Archaeologists have unearthed a Roman well containing the remains of a column with depictions of Jupiter and three goddesses in a lignite mine in Kerpen, Germany. Columns with figural depictions of this kind from the Roman era are extremely rare in the Rhineland. The well was exposed when the opencast mine pit was 50 feet deep.
The timber-sided well and its fill were discovered in the Hambach mine and archaeologists from the Rhineland Regional Council’s Office for Monument Preservation in the Rhineland (LVR-ABR) called in to excavate it. Inside they found the remains of marble carving of Jupiter seated on a throne. It was heavily damaged with only the throne and lower body of the god extant, but its dimensions indicate the column was around 16 feet high when intact.
A relief at the foot of the column is also believed to depict Jupiter, but it too is damaged enough to make identification tentative. Another relief carved around a cylindrical drum shows three goddesses: Juno, consort of Jupiter, Minerva, goddess of wisdom and an extremely rare depiction of Nemesis-Diana, a composite of the goddess of vengeance and the goddess of the hunt. She is identifiable as such because she wears the short dress of Diana and is accompanied by a wagon wheel, an attribute of Nemesis. There is evidence of the worship of Nemesis-Diana in the Roman Empire, but iconographic representations are scarce. This is the first one ever discovered in the Rhineland.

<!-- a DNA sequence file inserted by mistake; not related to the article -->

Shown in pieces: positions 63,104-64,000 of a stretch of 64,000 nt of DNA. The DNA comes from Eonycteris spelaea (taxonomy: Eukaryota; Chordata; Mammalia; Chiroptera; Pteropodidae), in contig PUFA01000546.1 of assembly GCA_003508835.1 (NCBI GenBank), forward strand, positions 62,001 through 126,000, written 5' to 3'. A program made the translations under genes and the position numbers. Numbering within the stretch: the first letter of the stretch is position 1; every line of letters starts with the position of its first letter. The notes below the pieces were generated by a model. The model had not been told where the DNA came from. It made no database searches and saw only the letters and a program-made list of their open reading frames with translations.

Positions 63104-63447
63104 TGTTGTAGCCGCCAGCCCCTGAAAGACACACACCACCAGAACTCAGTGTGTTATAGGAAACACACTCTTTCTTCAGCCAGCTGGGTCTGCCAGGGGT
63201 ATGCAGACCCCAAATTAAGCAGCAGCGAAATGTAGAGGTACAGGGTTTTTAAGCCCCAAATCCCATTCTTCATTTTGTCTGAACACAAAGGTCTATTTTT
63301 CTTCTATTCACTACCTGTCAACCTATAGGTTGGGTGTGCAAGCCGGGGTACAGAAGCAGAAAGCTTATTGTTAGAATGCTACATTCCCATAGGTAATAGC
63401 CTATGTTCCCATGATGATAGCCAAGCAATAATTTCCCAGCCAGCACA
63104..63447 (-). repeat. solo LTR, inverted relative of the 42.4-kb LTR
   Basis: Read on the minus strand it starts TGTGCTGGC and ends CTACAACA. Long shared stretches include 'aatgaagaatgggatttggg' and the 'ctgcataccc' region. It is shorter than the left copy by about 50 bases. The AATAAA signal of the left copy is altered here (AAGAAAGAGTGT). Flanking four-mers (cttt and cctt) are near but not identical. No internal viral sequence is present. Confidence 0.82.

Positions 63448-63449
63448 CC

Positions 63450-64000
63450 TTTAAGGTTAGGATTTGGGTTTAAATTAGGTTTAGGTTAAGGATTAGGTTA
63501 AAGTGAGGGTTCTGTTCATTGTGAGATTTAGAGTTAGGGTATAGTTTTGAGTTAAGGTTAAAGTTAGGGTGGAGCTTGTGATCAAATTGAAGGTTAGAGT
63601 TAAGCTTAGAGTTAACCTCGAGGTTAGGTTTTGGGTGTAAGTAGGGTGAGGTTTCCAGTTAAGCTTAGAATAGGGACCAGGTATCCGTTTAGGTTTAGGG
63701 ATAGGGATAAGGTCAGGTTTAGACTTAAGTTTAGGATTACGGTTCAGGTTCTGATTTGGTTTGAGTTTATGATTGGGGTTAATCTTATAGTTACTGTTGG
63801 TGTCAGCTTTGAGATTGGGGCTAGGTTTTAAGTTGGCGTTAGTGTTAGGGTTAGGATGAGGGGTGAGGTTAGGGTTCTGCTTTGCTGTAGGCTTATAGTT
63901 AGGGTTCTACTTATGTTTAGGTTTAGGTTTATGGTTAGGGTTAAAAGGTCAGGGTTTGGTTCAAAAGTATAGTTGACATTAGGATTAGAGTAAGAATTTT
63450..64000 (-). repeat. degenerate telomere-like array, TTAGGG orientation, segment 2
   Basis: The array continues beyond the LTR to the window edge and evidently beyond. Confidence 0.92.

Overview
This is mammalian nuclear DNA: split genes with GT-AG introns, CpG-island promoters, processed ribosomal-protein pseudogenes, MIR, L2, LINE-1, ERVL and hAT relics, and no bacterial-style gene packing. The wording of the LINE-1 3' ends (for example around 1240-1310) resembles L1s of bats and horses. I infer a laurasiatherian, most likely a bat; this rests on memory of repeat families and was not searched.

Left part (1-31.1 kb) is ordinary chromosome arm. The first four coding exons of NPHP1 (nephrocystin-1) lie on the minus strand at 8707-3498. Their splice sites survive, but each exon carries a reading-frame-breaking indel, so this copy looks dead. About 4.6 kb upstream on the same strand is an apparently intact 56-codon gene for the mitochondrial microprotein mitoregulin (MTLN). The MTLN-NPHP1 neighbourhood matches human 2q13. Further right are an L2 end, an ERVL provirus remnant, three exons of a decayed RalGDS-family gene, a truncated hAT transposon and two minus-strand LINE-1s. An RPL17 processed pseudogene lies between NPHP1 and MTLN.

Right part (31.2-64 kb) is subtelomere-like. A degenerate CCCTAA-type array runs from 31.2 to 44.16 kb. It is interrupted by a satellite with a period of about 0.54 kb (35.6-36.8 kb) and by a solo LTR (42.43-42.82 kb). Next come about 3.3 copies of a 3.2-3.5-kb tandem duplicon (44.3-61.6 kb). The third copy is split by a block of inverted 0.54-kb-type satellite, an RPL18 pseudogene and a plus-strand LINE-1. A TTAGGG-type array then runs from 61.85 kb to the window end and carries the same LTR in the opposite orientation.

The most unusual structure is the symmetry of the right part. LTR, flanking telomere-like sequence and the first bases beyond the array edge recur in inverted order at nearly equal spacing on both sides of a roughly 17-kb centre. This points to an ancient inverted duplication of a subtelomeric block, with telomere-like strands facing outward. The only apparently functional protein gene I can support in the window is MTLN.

The remains of Jupiter columns have been found before on Roman villas in Germany. Archaeologists believe they probably adorned the courtyards of wealthy homes. The quality of construction of the well suggests it too was part of luxury estate. Its foundation is composed of large sandstones each weighing several tons. They had to be transported to the site. The cost of moving such large stones would have been exorbitant and affordable only to the elite.
Similar wells found in the area mostly date to the 2nd and 3rd centuries. Ceramic fragments found in the backfill of the well indicate that it was in use until the 5th century. It’s hard to say when the Jupiter column parts were deposited in the well. It could have been as early as the 3rd century, perhaps as a result of destruction wrought by Germanic invasions, or the representations of Roman deities might have been damaged and drowned by Christians in late antiquity. Archaeologists hope the well-preserved wood elements of the well will provide an absolute date on its construction.